Assessment of a storage system to deliver uninterrupted therapeutic oxygen during power outages in resource-limited settings

by R Calderon, MC Morgan, M Kuiper, H Nambuya, N Wangwe, A Somoskovi, and D Lieberman

Published in PLoS One, 06 February 2019. doi: 10.1371/journal.pone.0211027

 

 

Access to therapeutic oxygen remains a challenge in the effort to reduce pneumonia mortality among children in low- and middle-income countries. The use of oxygen concentrators is common, but their effectiveness in delivering uninterrupted oxygen is gated by reliability of the power grid. Often cylinders are employed to provide continuous coverage, but these can present other logistical challenges. In this study, researchers examined the use of a novel, low-pressure oxygen storage system to capture excess oxygen from a concentrator to be delivered to patients during an outage. A prototype was built and tested in a non-clinical trial in Jinja, Uganda. The trial was carried out at Jinja Regional Referral Hospital over a 75-day period. The flow rate of the unit was adjusted once per week between 0.5 and 5 liters per minute. Over the trial period, 1284 power failure episodes with a mean duration of 3.1 minutes (range 0.08 to 1720 minutes) were recorded. The low-pressure system was able to deliver oxygen over 56% of the 4,295 power outage minutes and cover over 99% of power outage events over the course of the study. These results demonstrate the technical feasibility of a method to extend oxygen availability and provide a basis for clinical trials.

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The Effectiveness of High-Flow Oxygen Therapy and the Fascinating Song of the Sirens

by Fernando Maria de Benedictis, MD, FERS

Published in JAMA Pediatrics, 21 December 2018. doi:10.1001/jamapediatrics.2018.3831

 

 

Bronchiolitis is a common respiratory illness of early childhood and has a high associated health care cost owing to hospitalization. Several therapies have been investigated, but none has shown clear efficacy. The American Academy of Pediatrics guideline recommends only supportive care, including oxygen to correct hypoxemia and appropriate fluid replacement to maintain hydration. Traditionally, low-flow 100% oxygen (up to 2 L/min) through nasal prongs has been used to correct hypoxemia in infants with bronchiolitis.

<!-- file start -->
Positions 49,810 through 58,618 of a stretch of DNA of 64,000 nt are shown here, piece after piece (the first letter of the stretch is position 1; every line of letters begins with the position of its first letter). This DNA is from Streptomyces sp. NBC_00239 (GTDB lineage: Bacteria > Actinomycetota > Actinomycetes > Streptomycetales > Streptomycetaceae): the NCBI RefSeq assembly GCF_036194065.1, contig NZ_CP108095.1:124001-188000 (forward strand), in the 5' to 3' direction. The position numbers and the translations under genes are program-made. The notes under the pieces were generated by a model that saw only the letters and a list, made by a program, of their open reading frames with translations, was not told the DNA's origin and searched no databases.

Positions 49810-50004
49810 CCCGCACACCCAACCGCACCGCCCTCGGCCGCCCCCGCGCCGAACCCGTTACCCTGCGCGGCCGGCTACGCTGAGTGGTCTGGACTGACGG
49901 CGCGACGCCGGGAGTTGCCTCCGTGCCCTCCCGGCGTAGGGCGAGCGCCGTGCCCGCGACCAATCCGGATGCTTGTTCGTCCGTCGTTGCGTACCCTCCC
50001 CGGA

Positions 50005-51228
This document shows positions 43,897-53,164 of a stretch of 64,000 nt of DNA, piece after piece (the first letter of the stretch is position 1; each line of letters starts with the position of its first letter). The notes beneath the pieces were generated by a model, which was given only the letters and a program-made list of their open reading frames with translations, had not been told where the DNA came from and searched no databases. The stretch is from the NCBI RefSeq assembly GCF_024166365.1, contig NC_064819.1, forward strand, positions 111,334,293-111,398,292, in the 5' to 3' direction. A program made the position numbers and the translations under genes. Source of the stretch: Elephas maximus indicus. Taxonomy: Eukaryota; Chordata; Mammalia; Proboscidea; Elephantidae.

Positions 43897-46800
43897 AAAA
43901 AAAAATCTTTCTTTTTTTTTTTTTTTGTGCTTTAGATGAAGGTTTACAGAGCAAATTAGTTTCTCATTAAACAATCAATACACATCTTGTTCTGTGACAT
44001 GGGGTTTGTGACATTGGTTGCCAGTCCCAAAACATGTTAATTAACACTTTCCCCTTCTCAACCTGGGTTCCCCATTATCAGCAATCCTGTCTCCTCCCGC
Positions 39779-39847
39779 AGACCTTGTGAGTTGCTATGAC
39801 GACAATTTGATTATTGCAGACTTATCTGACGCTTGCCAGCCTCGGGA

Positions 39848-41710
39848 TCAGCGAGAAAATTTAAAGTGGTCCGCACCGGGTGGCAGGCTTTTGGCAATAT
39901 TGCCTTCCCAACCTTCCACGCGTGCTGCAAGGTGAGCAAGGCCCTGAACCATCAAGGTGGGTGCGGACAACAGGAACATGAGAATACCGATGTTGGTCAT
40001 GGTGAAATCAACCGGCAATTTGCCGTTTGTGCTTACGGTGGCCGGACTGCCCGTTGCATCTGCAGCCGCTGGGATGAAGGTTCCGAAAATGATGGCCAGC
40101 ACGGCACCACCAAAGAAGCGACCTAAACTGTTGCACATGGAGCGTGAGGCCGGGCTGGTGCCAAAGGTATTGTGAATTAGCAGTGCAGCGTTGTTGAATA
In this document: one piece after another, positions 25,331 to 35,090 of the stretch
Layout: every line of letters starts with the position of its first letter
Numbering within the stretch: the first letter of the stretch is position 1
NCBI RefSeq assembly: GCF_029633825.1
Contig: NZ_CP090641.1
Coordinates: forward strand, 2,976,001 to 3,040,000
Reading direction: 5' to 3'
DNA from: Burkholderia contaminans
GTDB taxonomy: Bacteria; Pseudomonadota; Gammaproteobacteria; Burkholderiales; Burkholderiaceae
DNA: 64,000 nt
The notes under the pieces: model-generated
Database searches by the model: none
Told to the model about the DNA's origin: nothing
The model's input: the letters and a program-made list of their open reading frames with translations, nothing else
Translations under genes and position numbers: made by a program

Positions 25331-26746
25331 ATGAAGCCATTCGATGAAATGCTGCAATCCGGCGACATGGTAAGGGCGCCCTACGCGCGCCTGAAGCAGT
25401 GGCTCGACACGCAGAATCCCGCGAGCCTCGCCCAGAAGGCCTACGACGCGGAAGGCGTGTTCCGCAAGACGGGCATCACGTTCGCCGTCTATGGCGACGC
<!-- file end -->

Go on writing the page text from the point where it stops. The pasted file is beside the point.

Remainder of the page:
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Feasibility of high-flow nasal cannula implementation for children with acute lower respiratory tract disease in rural Kenya

by Von Saint André-Von Arnim AO, Okeyo B, Cook N, Steere M, Roberts J, Howard CRA, Stanberry LI, John-Stewart GC, and Shirk A.

Published in Paediatrics and International Child Health, 19 November 2018. doi: 10.1080/20469047.2018.1536874

 

 

High-flow nasal cannula (HFNC) is a well-established respiratory support device in high-income countries, but to our knowledge, its use in sub-Saharan Africa has not been reported. This feasability study describes the implementation process of HFNC in rural Kenya.

 

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Effect of Oxygen vs Room Air on Intrauterine Fetal Resuscitation: A Randomized Non-inferiority Clinical Trial

by Nandini Raghuraman, MD, MS; Leping Wan, MPH; Lorene A. Temming, MD, MSCI; Candice Woolfolk, PhD, MPH; George A. Macones, MD, MSCE; Methodius G. Tuuli, MD, MPH; Alison G. Cahill, MD, MSCI

Published in JAMA Pediatrics, September 2018

 

Two-thirds of women in labor receive supplemental oxygen to reverse perceived fetal hypoxemia and prevent acidemia. Oxygen is routinely administered for category II fetal heart tracings, a class of fetal tracing used to designate intermediate risk for acidemia. This liberal use of oxygen may not be beneficial, particularly because neonatal hyper-oxygenation is harmful. Researchers aimed to test the hypothesis that room air is non-inferior to oxygen in improving fetal metabolic status among patients with category II fetal heart tracings.

 

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Sudden vs Pressure Wean From Nasal Continuous Positive Airway Pressure in Infants Born Before 32 Weeks of Gestation: A Randomized Clinical Trial

Christina Friis Jensen, MD; Anna Sellmer, MD, PhD; Finn Ebbesen, MD; Rasa Cipliene, MD; Anders Johansen, MD; Rikke Monrad Hansen, MD; Jens Peter Nielsen, MD; Olga Hogreffe Nikitina, MD; Jesper Padkær Petersen, MD, PhD; Tine Brink Henriksen, MD, PhD

Published in JAMA Pediatrics, September 2018

 

Nasal continuous positive airway pressure (nCPAP) is a well-established treatment of respiratory distress syndrome in preterm infants. Sub-optimal weaning from nCPAP may be associated with lung injury, pulmonary morbidity, and infant weight gain. To date, the best weaning strategy from nCPAP is unknown. Researchers aimed to compare the effect of sudden wean and pressure wean from nCPAP in very preterm infants.

 

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